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What To Expect When Having Your Wisdom Teeth Removed

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Wisdom teeth make an appearance between your late teens and mid-twenties. If a dental X-ray shows your wisdom teeth are growing in normally, you won't require any intervention. However, for many people, it's necessary to have their wisdom teeth removed due to them being what is referred to as impacted. Some people need one or two wisdom teeth removed, while others need all four removed.

What Are Impacted Wisdom Teeth?

An impacted wisdom tooth grows at an angle either toward the molar next to it or toward the rear of your mouth. Sometimes it will try to grow horizontally along the jaw bone. Impacted wisdom teeth can damage the surrounding teeth and alter the alignment of your mouth when left in situ. They can also become painful and increase your risk of developing a dental infection or gum disease. Sometimes impacted wisdom teeth will partially erupt, and this can make them difficult to get into and clean, so there's an increased risk of developing decay in these teeth.

What's Involved In Having Wisdom Teeth Removed?

Wisdom teeth removal is typically carried out all in one go regardless of how many you are having removed. If you are feeling particularly anxious about the procedure, your dentist can give you a sedative to take either at home or when you arrive for the extraction. Local anaesthetic is usually used for wisdom teeth removal and this will be injected around the site of the wisdom teeth. You won't feel pain during the extraction, but it's normal to feel pressure.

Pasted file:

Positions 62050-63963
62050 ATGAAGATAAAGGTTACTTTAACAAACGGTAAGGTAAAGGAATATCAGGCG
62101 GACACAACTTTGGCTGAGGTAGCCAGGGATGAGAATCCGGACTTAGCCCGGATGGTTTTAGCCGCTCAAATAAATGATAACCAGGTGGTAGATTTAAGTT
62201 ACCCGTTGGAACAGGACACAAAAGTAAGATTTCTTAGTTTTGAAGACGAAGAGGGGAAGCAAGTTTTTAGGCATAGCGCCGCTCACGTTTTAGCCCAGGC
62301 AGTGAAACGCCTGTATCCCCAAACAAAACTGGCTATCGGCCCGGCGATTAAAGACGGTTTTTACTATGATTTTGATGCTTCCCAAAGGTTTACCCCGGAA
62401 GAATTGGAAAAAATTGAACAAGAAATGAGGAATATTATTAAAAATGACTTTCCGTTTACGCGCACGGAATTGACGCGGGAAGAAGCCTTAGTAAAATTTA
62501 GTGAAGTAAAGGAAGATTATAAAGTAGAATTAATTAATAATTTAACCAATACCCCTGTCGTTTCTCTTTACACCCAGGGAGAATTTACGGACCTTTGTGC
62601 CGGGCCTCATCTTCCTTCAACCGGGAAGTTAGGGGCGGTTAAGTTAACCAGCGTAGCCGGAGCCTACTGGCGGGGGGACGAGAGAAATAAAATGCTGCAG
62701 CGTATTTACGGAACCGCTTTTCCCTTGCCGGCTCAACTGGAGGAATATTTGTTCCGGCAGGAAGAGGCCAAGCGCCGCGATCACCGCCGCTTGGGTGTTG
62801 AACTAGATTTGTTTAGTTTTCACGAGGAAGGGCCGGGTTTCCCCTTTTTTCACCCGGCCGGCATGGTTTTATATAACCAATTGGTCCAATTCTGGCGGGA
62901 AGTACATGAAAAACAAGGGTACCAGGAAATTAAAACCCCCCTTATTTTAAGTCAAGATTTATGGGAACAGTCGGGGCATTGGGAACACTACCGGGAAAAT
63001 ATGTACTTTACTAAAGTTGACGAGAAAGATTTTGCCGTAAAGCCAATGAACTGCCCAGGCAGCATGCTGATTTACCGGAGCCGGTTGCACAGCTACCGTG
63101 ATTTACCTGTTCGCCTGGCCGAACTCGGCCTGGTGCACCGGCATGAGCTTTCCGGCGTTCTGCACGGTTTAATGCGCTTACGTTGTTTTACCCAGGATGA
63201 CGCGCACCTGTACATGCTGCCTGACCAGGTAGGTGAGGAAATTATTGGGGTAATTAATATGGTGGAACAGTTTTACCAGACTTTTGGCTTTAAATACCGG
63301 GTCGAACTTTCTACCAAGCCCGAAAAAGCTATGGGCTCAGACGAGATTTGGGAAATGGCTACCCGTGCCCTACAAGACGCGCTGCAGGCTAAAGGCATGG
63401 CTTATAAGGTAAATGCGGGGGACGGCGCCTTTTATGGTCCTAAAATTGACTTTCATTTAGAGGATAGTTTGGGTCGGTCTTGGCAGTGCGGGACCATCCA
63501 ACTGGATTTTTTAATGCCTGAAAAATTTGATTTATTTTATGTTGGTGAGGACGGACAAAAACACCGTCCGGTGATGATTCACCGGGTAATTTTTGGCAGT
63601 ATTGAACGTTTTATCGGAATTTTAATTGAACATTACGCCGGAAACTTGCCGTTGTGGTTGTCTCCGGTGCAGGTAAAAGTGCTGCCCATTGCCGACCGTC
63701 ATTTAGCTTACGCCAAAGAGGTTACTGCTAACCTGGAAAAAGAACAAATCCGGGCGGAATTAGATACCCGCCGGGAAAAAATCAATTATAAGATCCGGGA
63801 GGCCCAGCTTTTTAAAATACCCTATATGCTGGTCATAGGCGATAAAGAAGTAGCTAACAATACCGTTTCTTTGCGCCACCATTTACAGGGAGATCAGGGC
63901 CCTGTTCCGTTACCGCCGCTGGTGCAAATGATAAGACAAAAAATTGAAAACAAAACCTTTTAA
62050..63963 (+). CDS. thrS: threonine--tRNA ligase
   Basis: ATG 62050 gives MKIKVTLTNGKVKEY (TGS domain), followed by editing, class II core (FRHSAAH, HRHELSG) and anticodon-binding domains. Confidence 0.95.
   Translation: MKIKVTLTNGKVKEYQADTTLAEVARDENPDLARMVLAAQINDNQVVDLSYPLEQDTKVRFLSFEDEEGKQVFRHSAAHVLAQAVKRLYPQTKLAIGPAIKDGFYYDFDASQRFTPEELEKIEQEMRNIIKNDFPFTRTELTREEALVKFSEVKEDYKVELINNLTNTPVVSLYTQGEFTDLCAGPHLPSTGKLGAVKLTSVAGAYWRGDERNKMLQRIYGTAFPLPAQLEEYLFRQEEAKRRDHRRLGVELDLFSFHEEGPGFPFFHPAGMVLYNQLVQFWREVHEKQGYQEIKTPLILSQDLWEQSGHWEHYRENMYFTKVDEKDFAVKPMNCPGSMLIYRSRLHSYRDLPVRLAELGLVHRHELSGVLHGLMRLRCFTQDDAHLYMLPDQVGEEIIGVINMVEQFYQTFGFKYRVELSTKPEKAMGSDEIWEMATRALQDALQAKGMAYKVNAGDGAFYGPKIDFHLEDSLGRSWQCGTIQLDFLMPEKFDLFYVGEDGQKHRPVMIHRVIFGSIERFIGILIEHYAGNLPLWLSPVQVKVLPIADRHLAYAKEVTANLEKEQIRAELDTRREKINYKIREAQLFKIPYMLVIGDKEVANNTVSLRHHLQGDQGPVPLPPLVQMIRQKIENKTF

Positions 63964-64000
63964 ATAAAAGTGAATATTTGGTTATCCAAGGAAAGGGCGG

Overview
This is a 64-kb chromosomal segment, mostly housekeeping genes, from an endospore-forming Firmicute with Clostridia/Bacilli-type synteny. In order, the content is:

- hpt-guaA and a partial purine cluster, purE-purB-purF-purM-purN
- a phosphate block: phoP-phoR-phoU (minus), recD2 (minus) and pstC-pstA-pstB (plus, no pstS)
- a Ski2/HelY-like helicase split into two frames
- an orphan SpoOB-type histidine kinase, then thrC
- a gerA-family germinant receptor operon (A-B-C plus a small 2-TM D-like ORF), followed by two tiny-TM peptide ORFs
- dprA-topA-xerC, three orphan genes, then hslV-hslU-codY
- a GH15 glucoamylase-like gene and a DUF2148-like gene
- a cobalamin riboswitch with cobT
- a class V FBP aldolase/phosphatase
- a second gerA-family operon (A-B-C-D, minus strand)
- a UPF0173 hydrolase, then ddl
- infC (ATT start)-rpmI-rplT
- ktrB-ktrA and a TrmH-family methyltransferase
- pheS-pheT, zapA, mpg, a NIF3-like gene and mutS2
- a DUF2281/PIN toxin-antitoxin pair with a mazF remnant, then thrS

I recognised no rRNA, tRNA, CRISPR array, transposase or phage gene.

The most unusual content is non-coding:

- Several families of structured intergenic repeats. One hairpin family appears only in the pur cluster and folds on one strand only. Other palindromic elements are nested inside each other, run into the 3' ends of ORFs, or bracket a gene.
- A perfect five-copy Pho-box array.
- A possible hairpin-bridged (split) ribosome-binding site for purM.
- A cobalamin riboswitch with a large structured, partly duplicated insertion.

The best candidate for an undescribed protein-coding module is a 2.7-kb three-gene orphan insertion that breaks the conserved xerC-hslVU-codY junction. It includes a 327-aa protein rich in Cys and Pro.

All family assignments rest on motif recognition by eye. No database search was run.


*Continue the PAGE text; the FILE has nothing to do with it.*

The dentist will then make an incision in the gum directly over the impacted tooth. The tooth may then be removed in the same way any other tooth is extracted, or if it's difficult for your dentist to get access to the tooth, they may divide it into sections and remove it this way to minimise trauma to your gum tissue. The pocket in your gum will then be cleaned and stitches will be used to close the incision site.

What Will Recovery Be Like?

You can expect some light bleeding after your procedure, and your dentist will provide you with gauze to place over the incision site when bleeding occurs. There will also be swelling and mild pain for a few days, so you may want to have some over-the-counter pain relief available. You should stick to a soft diet for a couple of days to allow the swelling to subside, and you should avoid chewing hard foods until the incision sites have healed. Most people recover with no issues, but if any signs of infection develop, such as redness or a fever, you should get in touch with your dentist right away.

If you have questions about wisdom teeth removal, speak to a dentist before scheduling the procedure.